Salman Toor’s Visual Autofiction
Salman Toor's first solo museum show, How Will I Know, at the Whitney Museum of American Art has been worth the wait. Put on ice since March, the show opened on 13 November to great acclaim, and runs to 4 April 2021.
Salman Toor, Four Friends (2019) (detail). Oil on panel. 101.6 × 101.6 cm. Collection of Christie Zhou. Courtesy the artist.
As Ambika Trasi notes in her insightful essay to accompany the exhibition, Toor practices a visual autofiction—a form of memoir and autobiography embellished by fictional forces.1 It's a genre arguably indebted to the selective narration of day-to-day life engendered by social media and, as such, phones are frequently depicted in Toor's paintings.
In Bar Boy (2019), a phone's luminescence lights up the face of a loose-limbed South Asian man.
Described by Toor as 'marionettes', his figures have an ethereal air, ready to drift from the canvas to elsewhere. That's part of the point. Toor orchestrates intimate moments with groups and small clusters of these figures to reflect on imagined lives and habits of queer South Asian men, crafting a transnational identity.
These gangly figures are often caught in a vortex of time, where references from art history assimilate into contemporary settings. Toor references a catalogue of Old Masters, sampling the qualities of Peter Paul Rubens and Anthony van Dyck, among others, and remixes them with modern Pakistani and Indian artists like Bhupen Khakhar and Amrita Sher-Gil.
Bedroom Boy (2019) updates and inverts the reclining nude tradition by putting a queer South Asian man centre stage. The painting boasts thick, lavish brushstrokes adding a Rococo opulence and his sensitivity to this moment of 21st-century pleasure.
Toor has honed his ability to empathetically depict the nuances of diasporic life as a queer South Asian man. Man with Face Creams and Phone Plug (2019) is a bleak portrait capturing an over-the-counter moment at immigration.
With the contents of his toiletry bag discourteously splayed across the desk, the man looks understandably dejected. As if seen through the eyes of the officer, his ragtag clothing with a patched-up tear plays up to assumptions and the place that South Asian men entering the U.S. are given.
Toor evokes the interchangeable feelings of inclusion and exclusion felt by his figures.
Toor's paintings might be contingent on these figures. He puts them, quite literally, in the limelight, but they at once find themselves on the fringes, perambulating scenes of frivolous activity. Bar Boy (2019) is cast under Toor's vicious green light. As he has said, it's a venomous yet inviting colour that lends his scenes ambience. In this bar full of lusty embraces, writhing figures packed in against the walls, shooting each other longing looks of desire, the protagonist is isolated.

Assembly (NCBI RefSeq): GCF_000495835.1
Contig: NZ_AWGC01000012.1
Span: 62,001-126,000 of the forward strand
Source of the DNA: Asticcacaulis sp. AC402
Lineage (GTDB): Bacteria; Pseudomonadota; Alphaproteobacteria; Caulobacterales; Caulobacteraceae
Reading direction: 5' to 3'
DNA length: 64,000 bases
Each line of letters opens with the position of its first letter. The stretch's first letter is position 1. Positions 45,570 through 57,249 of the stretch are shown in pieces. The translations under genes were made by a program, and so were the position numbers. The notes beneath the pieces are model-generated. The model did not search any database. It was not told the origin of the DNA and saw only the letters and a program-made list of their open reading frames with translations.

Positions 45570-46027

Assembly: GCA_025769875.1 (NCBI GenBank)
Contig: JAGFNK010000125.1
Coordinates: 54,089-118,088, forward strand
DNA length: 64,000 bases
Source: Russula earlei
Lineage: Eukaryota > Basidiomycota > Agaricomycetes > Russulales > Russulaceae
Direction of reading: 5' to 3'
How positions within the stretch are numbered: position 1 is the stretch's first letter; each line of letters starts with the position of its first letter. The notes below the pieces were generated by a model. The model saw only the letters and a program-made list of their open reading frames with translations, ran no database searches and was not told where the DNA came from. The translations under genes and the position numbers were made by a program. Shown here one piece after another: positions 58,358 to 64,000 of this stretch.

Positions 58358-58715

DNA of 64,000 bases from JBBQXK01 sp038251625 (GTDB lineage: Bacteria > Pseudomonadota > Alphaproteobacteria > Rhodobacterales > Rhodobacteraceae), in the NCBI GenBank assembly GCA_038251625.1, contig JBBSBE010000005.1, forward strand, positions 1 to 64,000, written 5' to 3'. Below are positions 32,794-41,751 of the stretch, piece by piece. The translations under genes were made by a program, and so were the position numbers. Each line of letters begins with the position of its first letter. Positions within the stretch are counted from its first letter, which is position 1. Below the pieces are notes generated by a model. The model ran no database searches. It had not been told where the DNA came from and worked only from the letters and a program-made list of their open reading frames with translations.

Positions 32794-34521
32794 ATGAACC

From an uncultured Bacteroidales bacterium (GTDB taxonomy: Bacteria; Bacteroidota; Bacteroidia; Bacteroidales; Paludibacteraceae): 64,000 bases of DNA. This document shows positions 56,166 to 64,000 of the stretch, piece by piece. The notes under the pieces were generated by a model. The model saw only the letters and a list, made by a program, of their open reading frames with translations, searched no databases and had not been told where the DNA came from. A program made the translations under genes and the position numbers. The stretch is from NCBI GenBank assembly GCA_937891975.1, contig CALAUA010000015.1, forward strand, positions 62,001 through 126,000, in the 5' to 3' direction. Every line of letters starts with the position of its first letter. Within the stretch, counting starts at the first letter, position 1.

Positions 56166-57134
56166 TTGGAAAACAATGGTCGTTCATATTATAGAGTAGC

It's similar in Tea (2020), where a cosy domestic scene is given an uneasy edge by a hovering, faint figure. He stands alone while a family group sit preoccupied with a fleshy bowl of fruit. Their sharp knives are poised, ready to dive into the fruit. The scene is hostile and dour. The male's vulnerability and exclusion from the group is only echoed by his green washed face, which regresses into the background.
Do Toor's figures ever become fully empowered? Even The Star (2019), a figure who is, as Toor describes, being tended to and being made 'his best self', emits a low-level sadness.
The preening of his hair and painting of his face does not conceal the man's disquiet. His close grip on his phone suggests there's an image he's trying to replicate or perhaps he's preparing for a selfie. Either way, he's part of a trade of idealised images and is quite possibly putting himself into circulation. There are parallels to be drawn within Toor's practice as a whole.
Toor is an artist inserting underrepresented male figures into an art canon preoccupied with white, straight men. With an opulent aesthetic where paint is used in excess, brushstrokes frolic in abundance, and figures are lithely, delicate, and euphoric, Toor evokes the interchangeable feelings of inclusion and exclusion felt by his figures. —[O]
1 Ambika Trasi, 'The Self as Cipher: Salman Toor's Narrative Paintings', Whitney Museum of American Art, Accessed 16 December 2020, https://whitney.org/essays/salman-toor-self-as-cipher